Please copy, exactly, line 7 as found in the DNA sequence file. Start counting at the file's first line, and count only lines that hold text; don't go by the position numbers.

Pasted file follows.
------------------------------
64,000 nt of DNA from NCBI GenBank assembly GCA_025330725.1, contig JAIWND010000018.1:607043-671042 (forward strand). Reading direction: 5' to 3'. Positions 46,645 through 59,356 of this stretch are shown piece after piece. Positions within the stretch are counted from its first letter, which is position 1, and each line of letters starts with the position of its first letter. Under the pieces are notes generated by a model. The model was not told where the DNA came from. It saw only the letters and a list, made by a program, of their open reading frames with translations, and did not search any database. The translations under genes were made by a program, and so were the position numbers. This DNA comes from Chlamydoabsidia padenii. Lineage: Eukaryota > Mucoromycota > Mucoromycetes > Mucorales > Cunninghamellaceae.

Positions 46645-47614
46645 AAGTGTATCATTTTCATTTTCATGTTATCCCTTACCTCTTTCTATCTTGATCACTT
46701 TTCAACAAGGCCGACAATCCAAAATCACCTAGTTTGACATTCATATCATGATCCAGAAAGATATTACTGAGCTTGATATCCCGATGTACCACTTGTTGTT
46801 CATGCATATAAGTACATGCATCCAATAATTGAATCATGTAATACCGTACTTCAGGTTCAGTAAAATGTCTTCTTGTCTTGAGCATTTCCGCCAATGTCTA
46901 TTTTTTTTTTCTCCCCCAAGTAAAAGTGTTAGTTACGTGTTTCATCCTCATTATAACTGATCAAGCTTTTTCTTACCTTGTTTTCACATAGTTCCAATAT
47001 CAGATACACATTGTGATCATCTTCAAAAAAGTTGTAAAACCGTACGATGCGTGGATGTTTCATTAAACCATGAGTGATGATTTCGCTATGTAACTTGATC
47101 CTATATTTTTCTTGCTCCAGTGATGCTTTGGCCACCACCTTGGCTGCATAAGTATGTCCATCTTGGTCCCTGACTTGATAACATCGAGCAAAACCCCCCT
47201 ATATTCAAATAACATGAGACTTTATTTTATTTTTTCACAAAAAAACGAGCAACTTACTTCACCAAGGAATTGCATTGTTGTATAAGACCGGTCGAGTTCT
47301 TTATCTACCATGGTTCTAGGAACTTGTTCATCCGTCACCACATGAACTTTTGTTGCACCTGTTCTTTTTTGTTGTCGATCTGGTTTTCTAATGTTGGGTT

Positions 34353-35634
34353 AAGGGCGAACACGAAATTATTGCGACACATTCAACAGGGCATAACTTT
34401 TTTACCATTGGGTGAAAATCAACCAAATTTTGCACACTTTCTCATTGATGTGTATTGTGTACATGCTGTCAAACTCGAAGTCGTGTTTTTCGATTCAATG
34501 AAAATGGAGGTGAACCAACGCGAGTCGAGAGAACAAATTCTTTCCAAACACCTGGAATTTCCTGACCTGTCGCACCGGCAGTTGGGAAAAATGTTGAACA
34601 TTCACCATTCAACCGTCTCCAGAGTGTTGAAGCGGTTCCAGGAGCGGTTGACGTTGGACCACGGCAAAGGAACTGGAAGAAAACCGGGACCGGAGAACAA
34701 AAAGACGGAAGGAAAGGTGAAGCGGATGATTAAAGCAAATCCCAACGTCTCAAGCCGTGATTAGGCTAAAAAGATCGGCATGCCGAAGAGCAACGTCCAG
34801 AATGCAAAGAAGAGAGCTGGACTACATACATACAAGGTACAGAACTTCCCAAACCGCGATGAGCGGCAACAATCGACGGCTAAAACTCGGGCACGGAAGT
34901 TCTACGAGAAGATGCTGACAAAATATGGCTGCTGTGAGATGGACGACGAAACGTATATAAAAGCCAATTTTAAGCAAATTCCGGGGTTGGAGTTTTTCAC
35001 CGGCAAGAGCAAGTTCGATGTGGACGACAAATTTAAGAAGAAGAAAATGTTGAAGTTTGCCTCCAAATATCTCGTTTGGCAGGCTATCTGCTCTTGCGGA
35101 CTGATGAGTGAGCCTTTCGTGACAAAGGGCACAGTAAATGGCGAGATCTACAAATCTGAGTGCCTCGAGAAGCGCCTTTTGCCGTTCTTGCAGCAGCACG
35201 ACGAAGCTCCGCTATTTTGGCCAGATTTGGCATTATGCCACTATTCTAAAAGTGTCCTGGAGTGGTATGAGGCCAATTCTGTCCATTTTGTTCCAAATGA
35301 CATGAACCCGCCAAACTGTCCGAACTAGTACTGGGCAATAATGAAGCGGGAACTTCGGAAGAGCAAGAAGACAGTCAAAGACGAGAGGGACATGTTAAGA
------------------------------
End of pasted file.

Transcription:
47001 CAGATACACATTGTGATCATCTTCAAAAAAGTTGTAAAACCGTACGATGCGTGGATGTTTCATTAAACCATGAGTGATGATTTCGCTATGTAACTTGATC